Creating Colorful Emails with PowerShell

Posted on February 11, 2016 by Jeff Hicks in PowerShell with 0 Comments


In the comments on a recent article about creating a color coded report of domain controller service statuses, there was a question in the comments about sending the same type of information, presumably colorized, in an email message. PowerShell makes it very easy to send email with the Send-MailMessage cmdlet. You can even send HTML messages, which is the key to answering this question.

As in the previous articles, I need to get the service information from my domain controllers. Of course, this could be other data that you want to report.

I’ll also define a title for the report.

Now for the first tricky part. When we create HTML documents in PowerShell, typically with ConvertTo-HTML, style is applied separately, usually through a CSS file. But you can also embed style information in the head of an HTML document. I’ll create a here-string with an embedded style sheet.

The relevant parts for dynamically colorizing our output is in lines 13 to 17. These settings will be used to define a new style class. The settings inside the curly brackets will be applied for each match. All I’m doing is setting the font color. I’m using a mix of color names like red and HTML color codes. The better practice would probably be to use color codes for everything. Now we’re ready to start generating some HTML.

I only need a few properties, so I’ll select them and pipe to Convertto-Html. I don’t want a complete document yet, because I’m going to have to adjust it first to account for the different service statues. I have found the easiest solution is to create an HTML fragment, but treat it as an XML document.


Why? Because I can now “walk” the document.

HTML as an XML document

HTML as an XML document (Image Credit: Jeff HIcks)

It will be much easier to reference specific rows and columns. I’ll skip the first row since it is the table header.

Enumerating the table

Enumerating the table (Image Credit: Jeff Hicks)

What I’m really seeing, remember this is an XML document, is a collection of child nodes.

Expanding the table rows

Expanding the table rows (Image Credit: Jeff Hicks)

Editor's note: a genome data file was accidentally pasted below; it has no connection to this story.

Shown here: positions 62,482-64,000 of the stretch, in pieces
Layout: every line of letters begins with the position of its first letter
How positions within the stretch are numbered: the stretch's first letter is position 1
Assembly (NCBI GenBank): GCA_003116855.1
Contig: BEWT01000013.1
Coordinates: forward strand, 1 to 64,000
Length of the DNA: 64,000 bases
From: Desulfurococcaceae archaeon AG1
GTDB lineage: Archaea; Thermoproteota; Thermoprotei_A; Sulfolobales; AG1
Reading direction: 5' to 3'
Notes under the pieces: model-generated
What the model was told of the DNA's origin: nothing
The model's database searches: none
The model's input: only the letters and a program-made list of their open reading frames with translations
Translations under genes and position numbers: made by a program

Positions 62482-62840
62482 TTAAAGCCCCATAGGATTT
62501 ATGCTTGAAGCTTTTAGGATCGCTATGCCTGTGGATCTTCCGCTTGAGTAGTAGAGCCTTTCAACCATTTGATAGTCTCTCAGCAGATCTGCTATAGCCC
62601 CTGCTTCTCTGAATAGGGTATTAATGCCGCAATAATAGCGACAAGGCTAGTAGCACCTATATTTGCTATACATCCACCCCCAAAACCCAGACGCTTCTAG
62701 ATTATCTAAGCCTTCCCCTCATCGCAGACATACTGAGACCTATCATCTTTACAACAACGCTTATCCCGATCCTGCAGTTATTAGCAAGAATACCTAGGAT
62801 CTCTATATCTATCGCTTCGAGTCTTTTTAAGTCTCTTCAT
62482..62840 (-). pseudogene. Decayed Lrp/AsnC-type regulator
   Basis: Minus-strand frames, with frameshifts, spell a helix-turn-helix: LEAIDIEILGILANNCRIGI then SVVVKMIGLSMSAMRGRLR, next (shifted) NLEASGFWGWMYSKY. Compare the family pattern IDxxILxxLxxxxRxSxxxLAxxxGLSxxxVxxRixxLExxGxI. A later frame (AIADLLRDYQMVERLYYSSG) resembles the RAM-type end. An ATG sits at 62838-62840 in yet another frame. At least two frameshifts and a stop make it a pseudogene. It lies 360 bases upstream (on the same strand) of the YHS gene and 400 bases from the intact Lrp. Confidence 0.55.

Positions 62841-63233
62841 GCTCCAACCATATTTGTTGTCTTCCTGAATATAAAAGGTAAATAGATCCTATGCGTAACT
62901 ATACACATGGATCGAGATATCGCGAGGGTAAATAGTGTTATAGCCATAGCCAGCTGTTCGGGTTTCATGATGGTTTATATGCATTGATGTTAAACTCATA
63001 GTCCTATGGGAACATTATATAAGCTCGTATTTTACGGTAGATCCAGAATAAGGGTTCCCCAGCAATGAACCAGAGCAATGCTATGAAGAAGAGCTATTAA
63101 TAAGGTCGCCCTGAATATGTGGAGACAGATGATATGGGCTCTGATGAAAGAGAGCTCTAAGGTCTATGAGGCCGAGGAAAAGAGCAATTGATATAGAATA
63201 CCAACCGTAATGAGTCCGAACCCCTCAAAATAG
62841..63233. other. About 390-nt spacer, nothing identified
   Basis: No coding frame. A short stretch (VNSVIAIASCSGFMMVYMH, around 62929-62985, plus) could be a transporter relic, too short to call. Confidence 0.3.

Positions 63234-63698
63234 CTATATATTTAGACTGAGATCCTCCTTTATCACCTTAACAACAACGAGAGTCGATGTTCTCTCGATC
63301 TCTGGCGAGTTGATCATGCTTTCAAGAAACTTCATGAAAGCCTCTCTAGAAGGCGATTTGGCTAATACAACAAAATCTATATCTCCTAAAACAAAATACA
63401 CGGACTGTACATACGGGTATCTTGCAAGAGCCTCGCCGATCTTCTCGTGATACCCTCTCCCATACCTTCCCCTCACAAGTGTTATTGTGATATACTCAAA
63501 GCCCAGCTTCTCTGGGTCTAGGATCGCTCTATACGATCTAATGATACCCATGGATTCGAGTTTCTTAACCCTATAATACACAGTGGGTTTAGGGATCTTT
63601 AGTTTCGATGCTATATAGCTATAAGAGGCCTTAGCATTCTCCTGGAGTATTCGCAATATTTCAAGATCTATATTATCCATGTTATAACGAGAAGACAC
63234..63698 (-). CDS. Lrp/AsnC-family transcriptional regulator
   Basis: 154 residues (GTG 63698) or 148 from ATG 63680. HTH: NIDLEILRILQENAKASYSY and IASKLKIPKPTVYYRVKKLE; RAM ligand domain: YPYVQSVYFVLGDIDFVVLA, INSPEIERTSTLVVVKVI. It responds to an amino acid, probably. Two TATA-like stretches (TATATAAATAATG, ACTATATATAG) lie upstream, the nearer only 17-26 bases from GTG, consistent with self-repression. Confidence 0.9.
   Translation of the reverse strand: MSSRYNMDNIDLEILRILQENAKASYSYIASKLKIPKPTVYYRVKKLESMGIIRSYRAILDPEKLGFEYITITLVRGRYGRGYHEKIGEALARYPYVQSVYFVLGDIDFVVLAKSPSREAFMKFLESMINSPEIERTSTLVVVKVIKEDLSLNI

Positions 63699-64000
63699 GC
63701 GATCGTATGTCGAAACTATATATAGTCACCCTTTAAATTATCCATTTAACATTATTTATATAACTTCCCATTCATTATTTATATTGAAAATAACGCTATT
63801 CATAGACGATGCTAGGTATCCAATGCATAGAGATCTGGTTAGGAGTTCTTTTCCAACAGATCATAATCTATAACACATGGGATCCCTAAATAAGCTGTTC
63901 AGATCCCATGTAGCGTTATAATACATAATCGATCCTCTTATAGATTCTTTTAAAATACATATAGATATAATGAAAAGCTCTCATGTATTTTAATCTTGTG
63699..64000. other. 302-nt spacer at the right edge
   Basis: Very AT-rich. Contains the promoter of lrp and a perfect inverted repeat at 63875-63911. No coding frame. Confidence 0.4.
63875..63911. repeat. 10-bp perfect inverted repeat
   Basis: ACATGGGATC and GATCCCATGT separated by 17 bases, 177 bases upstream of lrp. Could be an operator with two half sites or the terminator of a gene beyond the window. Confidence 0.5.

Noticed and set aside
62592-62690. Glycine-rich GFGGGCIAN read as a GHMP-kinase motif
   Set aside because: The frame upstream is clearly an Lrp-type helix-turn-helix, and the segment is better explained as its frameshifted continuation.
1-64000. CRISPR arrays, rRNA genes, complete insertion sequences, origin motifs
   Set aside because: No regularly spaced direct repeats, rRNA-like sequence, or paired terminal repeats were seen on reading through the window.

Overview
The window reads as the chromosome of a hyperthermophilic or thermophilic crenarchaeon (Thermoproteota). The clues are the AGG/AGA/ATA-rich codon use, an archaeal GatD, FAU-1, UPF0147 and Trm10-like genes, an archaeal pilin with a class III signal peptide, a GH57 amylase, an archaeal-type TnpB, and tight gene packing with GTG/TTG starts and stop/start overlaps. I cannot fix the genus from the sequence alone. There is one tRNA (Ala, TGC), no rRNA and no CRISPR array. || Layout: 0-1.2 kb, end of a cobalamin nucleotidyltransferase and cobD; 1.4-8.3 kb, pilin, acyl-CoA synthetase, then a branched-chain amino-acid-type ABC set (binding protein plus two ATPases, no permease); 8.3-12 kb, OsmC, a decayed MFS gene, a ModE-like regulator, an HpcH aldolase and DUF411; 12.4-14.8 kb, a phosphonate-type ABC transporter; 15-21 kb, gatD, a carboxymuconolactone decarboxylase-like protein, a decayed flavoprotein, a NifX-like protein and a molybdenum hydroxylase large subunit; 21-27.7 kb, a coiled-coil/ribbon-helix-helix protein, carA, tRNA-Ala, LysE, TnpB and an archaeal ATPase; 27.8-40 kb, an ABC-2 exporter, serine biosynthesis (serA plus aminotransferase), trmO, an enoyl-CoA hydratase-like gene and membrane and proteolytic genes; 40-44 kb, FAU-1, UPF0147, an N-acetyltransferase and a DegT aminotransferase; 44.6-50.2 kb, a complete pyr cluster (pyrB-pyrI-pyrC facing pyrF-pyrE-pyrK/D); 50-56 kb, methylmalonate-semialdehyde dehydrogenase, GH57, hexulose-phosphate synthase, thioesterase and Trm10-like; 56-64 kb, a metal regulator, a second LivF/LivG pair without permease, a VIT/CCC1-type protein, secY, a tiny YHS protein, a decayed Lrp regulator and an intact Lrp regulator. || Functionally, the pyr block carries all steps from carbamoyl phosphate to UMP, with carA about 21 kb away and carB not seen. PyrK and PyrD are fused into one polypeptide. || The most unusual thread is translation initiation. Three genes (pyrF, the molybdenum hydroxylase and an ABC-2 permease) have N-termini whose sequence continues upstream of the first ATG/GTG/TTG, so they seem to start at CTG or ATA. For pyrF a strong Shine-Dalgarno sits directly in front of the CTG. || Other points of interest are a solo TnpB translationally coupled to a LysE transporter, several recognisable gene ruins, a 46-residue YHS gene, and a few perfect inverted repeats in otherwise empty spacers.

Because I know the Status column is the last row, I can select just that node.

Listing text values

Listing text values (Image Credit: Jeff HIcks)

My intention is to add a style class to this column based on the text value.

If I look again, I’ll now see the class attribute.

The new class attribute

The new class attribute (Image Credit: Jeff Hicks)

At this point my HTML is complete, and I can see it as the InnerXML property of my XML document. I’ve highlighted a few of the changes.

The updated HTML code

The updated HTML code (Image Credit: Jeff Hicks)

All that remains now is to create the final HTML report. If I wanted to create a stand-alone report I can use ConvertTo-Html and send the results to a file.

ConvertTo-HTML -Head $head -Body $html.InnerXml -PostContent “<h6>Created $(Get-Date)</h6>” |
Out-File -filepath c:\work\DCSvcs.htm -Encoding asci

The end result is an HTML report that looks like this:

Sample HTML report

Sample HTML report (Image Credit: Jeff HIcks)

Or if I want to send this as an email message, I’ll convert to HTML and save the results to a variable.

The body needs to be a string, which is why I am explicitly telling PowerShell to treat it as a string. I can define a hashtable of parameter values for Send-MailMessage.

You will have different needs depending on your mail server. I splat the parameters:

And the mail is sent.

Sample HTML email

Sample HTML email (Image Credit: Jeff Hicks)


So the long answer to the original question is that you can send a colorized email, but you’ll need an HTML document that has been dynamically modified with some styling. I use many of these techniques for a lot of my HTML reporting needs. If I lost you anywhere in the process, please feel free to post a question in the comments.


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